Sunday, May 10, 2009
Rummaging through my work, picking out a piece about which to post, I happened upon Errol Morris.
He is perhaps best known as a filmmaker, with works including Gates of Heaven, The Thin Blue Line, and The Fog of War, which won Mr. Morris the Academy Award for Documentary Feature in 2004.
In 2007, I was lucky enough to illustrate him for the Wall Street Journal.
It was my second piece for the WSJ, and coincidentally enough, was a phone call received on my birthday.
The turnaround time for this piece was 4 days from initial phone call to final art delivery.
The client provided some reference and I did a little research to scour up a few more images with which to use.
The format of this piece was to fit a very narrow space, with roughly 3/4 of the body requested.
With all this in mind, it was time to get started.
"But, who is that handsome devil from the neck down?" I can hear you thinking.
Dusting off my sports coat and semi-dressy attire, I set up my camera and shot myself for the torso.
My photo shoots are all about taking lots of photos from many angles and leaving some to chance. I prefer overkill, weeding the shots down, later, allowing room for those unexpected "accidents," and coming back for a follow-up shoot, if necessary.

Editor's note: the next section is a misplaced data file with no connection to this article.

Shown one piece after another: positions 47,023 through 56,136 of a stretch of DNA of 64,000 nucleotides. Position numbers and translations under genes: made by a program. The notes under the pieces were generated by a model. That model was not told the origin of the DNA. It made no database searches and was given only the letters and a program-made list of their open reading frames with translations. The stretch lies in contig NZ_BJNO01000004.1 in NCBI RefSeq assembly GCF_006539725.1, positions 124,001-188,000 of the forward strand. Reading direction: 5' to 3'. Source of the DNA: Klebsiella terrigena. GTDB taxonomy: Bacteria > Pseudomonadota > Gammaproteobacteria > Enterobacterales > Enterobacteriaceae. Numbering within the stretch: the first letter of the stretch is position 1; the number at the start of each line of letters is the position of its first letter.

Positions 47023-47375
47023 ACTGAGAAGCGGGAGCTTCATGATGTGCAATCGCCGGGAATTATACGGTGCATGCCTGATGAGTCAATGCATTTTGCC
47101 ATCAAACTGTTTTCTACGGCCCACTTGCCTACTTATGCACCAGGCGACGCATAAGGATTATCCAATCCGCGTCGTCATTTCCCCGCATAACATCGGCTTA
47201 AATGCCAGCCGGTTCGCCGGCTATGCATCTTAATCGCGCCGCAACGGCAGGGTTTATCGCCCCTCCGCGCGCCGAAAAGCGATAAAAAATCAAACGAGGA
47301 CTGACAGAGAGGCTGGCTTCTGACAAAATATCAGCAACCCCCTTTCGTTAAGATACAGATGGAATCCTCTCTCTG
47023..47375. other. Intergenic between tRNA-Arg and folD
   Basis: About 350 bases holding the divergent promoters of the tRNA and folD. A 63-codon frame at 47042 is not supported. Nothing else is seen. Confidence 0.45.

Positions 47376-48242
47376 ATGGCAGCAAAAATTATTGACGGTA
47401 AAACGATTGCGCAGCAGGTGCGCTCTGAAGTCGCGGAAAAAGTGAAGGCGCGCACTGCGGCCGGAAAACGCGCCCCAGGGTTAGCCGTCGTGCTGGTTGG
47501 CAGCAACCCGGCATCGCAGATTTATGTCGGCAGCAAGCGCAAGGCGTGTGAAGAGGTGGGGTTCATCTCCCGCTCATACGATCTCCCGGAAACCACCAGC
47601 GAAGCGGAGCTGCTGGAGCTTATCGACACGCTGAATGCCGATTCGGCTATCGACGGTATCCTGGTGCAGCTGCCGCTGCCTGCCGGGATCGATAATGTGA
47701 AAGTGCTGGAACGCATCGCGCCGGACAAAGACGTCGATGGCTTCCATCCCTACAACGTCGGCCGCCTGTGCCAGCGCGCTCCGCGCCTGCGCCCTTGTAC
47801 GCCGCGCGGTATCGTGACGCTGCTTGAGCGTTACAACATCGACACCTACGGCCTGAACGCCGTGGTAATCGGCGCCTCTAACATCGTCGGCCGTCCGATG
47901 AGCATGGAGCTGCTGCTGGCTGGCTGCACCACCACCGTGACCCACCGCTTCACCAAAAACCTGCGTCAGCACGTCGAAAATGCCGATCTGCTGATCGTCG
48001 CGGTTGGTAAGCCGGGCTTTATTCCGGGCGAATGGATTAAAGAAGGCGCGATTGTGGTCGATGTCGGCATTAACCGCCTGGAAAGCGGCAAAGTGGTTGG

I sent off 3 sketches, with the rectangle designating the trim area.
The client chose #3, but with a camera in-hand, rather than the film reel.
New sketch, and with approval, I was now at Tuesday, and off to complete the final art with 2 days left.
Tuesday night and Wednesday are spent completing the art and uploading the final for retrieval first thing Thursday morning.
The WSJ uses a portion of the color work for their website and the work in black and white for the newspaper.
It was a fun project as well as a very nice birthday gift.
•Visit Errol Morris' website»
Allan Burch is an award-winning illustrator and portrait artist, providing solutions for editorial, book, advertising, and institutional projects.
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